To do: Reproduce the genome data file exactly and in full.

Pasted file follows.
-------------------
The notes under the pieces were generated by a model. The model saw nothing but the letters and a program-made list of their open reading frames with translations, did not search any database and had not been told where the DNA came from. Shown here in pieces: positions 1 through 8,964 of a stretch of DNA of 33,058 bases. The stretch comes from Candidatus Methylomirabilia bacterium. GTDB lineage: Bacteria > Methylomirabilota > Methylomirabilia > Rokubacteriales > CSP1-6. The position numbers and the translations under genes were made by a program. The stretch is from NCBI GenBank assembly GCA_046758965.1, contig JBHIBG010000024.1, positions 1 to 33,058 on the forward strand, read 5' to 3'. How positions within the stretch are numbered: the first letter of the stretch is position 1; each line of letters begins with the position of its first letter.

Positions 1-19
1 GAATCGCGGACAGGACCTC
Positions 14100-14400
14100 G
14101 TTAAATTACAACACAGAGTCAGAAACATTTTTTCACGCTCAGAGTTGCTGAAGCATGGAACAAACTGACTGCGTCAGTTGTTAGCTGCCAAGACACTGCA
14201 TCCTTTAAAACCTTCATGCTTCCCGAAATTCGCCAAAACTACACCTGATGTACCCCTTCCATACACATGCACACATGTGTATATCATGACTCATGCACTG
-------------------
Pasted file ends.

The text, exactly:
The notes under the pieces were generated by a model. The model saw nothing but the letters and a program-made list of their open reading frames with translations, did not search any database and had not been told where the DNA came from. Shown here in pieces: positions 1 through 8,964 of a stretch of DNA of 33,058 bases. The stretch comes from Candidatus Methylomirabilia bacterium. GTDB lineage: Bacteria > Methylomirabilota > Methylomirabilia > Rokubacteriales > CSP1-6. The position numbers and the translations under genes were made by a program. The stretch is from NCBI GenBank assembly GCA_046758965.1, contig JBHIBG010000024.1, positions 1 to 33,058 on the forward strand, read 5' to 3'. How positions within the stretch are numbered: the first letter of the stretch is position 1; each line of letters begins with the position of its first letter.

Positions 1-19
1 GAATCGCGGACAGGACCTC
Positions 14100-14400
14100 G
14101 TTAAATTACAACACAGAGTCAGAAACATTTTTTCACGCTCAGAGTTGCTGAAGCATGGAACAAACTGACTGCGTCAGTTGTTAGCTGCCAAGACACTGCA
14201 TCCTTTAAAACCTTCATGCTTCCCGAAATTCGCCAAAACTACACCTGATGTACCCCTTCCATACACATGCACACATGTGTATATCATGACTCATGCACTG